Published on:

20th Sep 2022

Bridging Indigenous knowledge and Western science with Suzanne Greenlaw

There is a growing interest in managing natural resources like forests and waterways using both Indigenous ecological knowledge and Western scientific knowledge. While the intent behind these efforts is often well-meaning, the actual application and integration of these practices does not always take full account of the values and needs of Indigenous peoples.

In this episode, Megan interviews Suzanne Greenlaw, a citizen of the Houlton Band of Maliseet Indians and a PhD candidate in the School of Forest Resources at the University of Maine. In her research, Suzanne weaves Wabanaki ecological knowledge and Western scientific knowledge to improve access to culturally significant plants, such as basket-quality black ash trees and sweetgrass. Suzanne shares her experience integrating Indigenous knowledge and scientific knowledge into natural resource management and the challenges she has observed throughout her career.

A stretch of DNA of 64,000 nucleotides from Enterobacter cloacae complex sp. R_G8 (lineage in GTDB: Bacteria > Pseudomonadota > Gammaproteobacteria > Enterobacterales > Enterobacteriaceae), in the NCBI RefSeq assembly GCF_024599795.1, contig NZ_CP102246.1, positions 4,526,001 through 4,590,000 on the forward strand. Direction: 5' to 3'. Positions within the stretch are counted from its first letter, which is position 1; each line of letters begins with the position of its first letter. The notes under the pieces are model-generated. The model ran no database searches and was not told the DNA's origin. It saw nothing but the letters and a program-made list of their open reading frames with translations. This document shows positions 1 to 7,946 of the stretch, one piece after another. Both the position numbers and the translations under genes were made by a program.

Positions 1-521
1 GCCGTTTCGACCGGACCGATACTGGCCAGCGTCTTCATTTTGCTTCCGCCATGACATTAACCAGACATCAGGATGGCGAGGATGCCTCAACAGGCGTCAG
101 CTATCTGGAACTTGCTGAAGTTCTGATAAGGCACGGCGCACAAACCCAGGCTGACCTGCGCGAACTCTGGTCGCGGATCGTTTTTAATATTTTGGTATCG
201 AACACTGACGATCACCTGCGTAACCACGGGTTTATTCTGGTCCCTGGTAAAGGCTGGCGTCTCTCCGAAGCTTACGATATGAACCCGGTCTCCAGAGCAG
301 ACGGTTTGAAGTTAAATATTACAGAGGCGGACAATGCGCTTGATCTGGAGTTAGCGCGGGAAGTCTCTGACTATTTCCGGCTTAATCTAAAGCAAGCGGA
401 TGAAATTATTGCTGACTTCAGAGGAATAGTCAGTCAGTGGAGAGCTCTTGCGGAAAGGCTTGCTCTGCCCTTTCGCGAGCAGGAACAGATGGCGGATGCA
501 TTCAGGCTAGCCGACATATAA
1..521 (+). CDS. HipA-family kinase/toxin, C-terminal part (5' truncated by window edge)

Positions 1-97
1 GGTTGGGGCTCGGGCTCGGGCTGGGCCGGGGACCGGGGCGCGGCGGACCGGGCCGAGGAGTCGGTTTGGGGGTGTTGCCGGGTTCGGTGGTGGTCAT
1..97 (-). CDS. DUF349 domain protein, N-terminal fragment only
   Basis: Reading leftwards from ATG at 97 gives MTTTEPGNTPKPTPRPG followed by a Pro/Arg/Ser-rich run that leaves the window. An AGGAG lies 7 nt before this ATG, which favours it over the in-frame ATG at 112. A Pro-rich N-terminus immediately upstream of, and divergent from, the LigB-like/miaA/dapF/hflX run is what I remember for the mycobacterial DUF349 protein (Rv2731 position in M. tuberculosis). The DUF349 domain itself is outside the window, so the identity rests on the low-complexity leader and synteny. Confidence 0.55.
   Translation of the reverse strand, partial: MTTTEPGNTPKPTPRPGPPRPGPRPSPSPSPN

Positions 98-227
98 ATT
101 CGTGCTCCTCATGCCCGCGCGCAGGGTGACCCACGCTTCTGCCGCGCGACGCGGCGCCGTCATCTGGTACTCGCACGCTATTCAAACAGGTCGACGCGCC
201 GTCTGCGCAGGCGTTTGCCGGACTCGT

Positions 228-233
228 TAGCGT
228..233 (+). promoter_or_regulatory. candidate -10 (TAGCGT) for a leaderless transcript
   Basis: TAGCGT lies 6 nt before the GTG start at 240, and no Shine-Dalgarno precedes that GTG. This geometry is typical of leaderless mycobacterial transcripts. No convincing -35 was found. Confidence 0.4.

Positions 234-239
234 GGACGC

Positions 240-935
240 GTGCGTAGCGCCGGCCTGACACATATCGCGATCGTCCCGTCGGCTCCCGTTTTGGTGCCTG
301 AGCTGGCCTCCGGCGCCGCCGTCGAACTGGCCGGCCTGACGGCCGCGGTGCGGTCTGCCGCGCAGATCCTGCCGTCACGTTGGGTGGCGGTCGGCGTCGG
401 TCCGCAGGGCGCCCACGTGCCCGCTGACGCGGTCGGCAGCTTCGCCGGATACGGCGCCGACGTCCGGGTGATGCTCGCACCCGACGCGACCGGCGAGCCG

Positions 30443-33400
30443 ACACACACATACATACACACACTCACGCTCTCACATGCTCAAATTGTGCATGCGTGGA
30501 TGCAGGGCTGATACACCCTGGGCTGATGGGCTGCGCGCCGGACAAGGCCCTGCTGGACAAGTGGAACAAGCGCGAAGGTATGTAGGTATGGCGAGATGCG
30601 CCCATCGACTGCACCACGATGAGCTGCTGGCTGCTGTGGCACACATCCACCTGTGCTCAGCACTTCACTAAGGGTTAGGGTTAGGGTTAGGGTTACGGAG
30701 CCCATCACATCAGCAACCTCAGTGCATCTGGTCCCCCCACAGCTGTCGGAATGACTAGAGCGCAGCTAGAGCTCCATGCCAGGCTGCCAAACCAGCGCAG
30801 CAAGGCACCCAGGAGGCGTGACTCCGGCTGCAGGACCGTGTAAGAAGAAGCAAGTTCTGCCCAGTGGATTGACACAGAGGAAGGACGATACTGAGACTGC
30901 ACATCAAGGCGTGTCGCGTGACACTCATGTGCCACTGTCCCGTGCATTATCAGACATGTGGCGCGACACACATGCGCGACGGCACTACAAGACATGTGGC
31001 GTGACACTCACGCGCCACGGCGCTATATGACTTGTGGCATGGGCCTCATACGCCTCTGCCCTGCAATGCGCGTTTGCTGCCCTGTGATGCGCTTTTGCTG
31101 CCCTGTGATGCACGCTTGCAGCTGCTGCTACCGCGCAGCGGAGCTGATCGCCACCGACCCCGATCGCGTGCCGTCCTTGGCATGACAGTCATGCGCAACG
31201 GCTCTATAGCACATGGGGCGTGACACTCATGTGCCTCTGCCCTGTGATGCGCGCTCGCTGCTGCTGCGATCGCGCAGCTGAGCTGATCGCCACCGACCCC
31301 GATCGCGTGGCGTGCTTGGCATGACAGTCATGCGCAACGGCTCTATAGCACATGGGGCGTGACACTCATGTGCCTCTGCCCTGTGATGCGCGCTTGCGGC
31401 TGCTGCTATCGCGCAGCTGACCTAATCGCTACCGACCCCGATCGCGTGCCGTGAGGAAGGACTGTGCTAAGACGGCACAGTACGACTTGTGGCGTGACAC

Resources and further reading:

We would like to acknowledge the Government of Canada for supporting this project.

Podcast artwork by Emma Hassencahl-Perley and Erin Goodine.

To support Community Forests International, please visit: forestsinternational.org/donate.

Show artwork for Below the Canopy

About the Podcast

Below the Canopy
“Below the Canopy” explores the relationships between people and the forests they care for, with a particular focus on the Wabanaki forest—a special forest type found across the northeast of Canada and the United States. Intensive forest management since colonization has degraded what was once a diverse and resilient forest while creating challenges for the communities who are most reliant on forests for their livelihoods. In this podcast, host and forest ecologist Megan de Graaf speaks to experts from the region to understand how we got here and how we might start to restore the forest to its former abundance. The series paints a hopeful vision for forests in the region, offering lessons for forest stewardship across Turtle Island.

This podcast is part of Community Forests International’s Common Ground Project, which seeks to build solidarity between settler and Indigenous communities through forest care.
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